Over the past two weeks I’ve had several opportunities to give descriptions of Contemplative Pedagogy and Contemplative Approaches in, say, two minutes or fewer.
I’m enjoying distinguishing “Contemplative Inquiry” from “mindfulness” and bringing the conversation beyond meditation and stress-reduction to the confluence of the critical, creative, and contemplative approaches to problem-solving.
While I can talk broadly about contemplative practices, when it comes to ontology, goals, and outcomes, I find myself wondering how broadly—if at all—my positions are shared by contemplative educators.
Please allow me to brainstorm-blog on my way to articulating something substantial. Please also share with me your comments and feedback!
With colleagues I’m currently drafting a series of General Education courses entitled “Contemplative Approaches to…” and developing shared pedagogical aims of “Contemplative Approaches to Scientific Inquiry,” “Contemplative Approaches to the Past and Present,” “to the Self and Society,” and “to Creative Thought.”
Here are some of my initial musings that I’m carrying with me into a round of collaboration, research and note-taking:
- Contemplative inquiry complements (it does not replace) critical and creative capacities and approaches.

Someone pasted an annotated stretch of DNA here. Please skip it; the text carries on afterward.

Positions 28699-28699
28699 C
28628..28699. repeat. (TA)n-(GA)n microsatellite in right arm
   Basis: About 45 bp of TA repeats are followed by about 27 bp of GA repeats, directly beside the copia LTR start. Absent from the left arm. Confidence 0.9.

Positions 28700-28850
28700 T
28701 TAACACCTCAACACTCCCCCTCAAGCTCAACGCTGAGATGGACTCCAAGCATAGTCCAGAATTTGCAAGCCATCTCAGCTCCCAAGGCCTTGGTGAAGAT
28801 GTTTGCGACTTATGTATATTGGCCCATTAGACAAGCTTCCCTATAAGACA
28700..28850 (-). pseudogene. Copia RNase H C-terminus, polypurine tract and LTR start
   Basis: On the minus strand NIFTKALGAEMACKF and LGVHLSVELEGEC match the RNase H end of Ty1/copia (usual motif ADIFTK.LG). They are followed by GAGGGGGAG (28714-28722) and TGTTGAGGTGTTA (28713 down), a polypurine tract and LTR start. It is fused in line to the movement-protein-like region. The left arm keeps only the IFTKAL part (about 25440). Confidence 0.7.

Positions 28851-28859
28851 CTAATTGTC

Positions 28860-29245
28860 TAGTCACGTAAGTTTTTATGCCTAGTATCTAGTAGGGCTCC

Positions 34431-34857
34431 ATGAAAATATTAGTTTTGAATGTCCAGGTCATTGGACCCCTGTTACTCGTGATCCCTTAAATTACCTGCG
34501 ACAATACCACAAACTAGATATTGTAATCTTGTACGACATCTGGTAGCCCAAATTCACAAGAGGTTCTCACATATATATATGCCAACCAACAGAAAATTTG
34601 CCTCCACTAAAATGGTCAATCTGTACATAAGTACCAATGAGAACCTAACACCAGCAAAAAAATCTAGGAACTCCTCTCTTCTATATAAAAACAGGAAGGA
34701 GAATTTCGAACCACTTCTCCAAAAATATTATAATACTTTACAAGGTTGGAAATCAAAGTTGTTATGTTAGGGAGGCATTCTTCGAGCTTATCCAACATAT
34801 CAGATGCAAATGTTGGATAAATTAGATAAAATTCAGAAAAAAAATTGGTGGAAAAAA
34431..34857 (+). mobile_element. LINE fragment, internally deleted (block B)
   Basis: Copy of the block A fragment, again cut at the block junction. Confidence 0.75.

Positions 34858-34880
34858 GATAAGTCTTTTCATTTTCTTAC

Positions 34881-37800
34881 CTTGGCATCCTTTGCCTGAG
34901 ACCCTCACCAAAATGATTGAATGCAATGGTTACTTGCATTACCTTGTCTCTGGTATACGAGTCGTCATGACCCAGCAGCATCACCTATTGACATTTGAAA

- Contemplative inquiry arises from dispositions of humility and curiosity.
- Contemplative approaches consider interconnectedness in epistemology as well as in approaches to problem-solving and decision-making.
- Contemplative approaches share a service-driven purpose.
- Contemplative inquiry illuminates habit and prevents mission-drift by re-evaluating and articulating the purpose or the meaning of the endeavor, which may change as problems and issues arise and are addressed.
This brainstorming grows out of some beliefs that inform my pedagogy, beliefs I need to re-examine and re-assess.
Ontology, Goals, and Outcomes:
I believe in simultaneous interconnectedness and emptiness. This “belief” is (of course) subject to scrutiny, reflection, and revision by myself and others, but it’s certainly impacting my pedagogy.
Right now I’d say a major goal of my pedagogy is to develop capacities for living with intention and agency.
A core outcome would be a more ethical, just, and (dare I say) happy life.
The next step for the coming weeks is for me to probe how other contemplative educators and researchers articulate ontological beliefs and positions. (Nudge nudge! Be a guest blogger!) I’m also gathering data on the stated goals and outcomes of my fellow contemplative educators and researchers.
Lastly, for now, I’m wondering: How might the ontological positions, goals, and outcomes of contemplative pedagogy constellate with those of the Mind and Life Institute? With Contemplative Studies? Contemplative Inquiry? With good old fashioned Philosophy?
Share your perspectives!